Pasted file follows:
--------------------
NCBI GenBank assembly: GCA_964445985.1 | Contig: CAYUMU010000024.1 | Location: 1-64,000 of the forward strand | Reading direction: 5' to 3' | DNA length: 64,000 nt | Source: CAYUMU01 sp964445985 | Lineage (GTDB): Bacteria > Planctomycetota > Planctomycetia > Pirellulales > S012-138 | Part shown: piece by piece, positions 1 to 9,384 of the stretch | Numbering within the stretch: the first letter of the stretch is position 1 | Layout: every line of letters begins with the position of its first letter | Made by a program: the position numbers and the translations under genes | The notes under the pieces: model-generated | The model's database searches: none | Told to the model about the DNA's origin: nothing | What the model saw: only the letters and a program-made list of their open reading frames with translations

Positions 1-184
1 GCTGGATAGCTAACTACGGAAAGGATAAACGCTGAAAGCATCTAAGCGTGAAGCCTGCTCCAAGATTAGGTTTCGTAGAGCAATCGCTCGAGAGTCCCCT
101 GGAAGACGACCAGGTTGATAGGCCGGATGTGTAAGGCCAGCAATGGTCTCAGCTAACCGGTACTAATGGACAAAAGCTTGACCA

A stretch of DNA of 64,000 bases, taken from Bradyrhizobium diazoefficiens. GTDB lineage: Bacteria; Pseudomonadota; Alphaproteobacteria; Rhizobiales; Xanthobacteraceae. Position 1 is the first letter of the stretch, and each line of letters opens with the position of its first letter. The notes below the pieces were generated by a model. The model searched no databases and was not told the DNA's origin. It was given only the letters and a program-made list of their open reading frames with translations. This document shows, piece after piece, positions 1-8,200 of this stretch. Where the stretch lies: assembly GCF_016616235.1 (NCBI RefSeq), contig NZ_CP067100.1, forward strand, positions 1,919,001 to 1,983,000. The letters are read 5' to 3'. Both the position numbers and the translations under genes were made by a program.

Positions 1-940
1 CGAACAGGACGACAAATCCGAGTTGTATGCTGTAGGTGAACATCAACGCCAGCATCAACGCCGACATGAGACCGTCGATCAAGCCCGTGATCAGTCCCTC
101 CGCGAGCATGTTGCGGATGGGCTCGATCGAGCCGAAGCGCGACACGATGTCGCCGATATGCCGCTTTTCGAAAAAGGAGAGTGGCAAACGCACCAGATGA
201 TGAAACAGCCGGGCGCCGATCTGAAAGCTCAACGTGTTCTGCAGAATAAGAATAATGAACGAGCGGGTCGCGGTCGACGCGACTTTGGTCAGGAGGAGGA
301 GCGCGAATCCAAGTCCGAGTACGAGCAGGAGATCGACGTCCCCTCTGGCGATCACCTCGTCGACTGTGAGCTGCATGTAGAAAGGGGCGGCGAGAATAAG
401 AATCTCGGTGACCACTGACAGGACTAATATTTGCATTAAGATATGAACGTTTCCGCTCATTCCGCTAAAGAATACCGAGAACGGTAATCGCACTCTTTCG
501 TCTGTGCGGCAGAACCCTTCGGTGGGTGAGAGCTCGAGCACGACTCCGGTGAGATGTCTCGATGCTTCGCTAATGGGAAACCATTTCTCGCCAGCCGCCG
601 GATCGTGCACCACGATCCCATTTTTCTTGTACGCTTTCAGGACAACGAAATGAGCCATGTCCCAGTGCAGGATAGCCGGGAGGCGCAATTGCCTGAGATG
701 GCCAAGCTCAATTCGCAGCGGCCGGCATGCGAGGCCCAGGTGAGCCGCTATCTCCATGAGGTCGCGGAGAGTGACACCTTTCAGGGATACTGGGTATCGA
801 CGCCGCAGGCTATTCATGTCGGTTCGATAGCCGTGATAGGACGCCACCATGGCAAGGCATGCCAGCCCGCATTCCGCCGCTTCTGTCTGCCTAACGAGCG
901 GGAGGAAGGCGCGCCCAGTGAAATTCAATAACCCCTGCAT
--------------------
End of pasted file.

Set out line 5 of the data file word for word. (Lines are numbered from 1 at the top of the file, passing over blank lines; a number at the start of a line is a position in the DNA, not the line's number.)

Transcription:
A stretch of DNA of 64,000 bases, taken from Bradyrhizobium diazoefficiens. GTDB lineage: Bacteria; Pseudomonadota; Alphaproteobacteria; Rhizobiales; Xanthobacteraceae. Position 1 is the first letter of the stretch, and each line of letters opens with the position of its first letter. The notes below the pieces were generated by a model. The model searched no databases and was not told the DNA's origin. It was given only the letters and a program-made list of their open reading frames with translations. This document shows, piece after piece, positions 1-8,200 of this stretch. Where the stretch lies: assembly GCF_016616235.1 (NCBI RefSeq), contig NZ_CP067100.1, forward strand, positions 1,919,001 to 1,983,000. The letters are read 5' to 3'. Both the position numbers and the translations under genes were made by a program.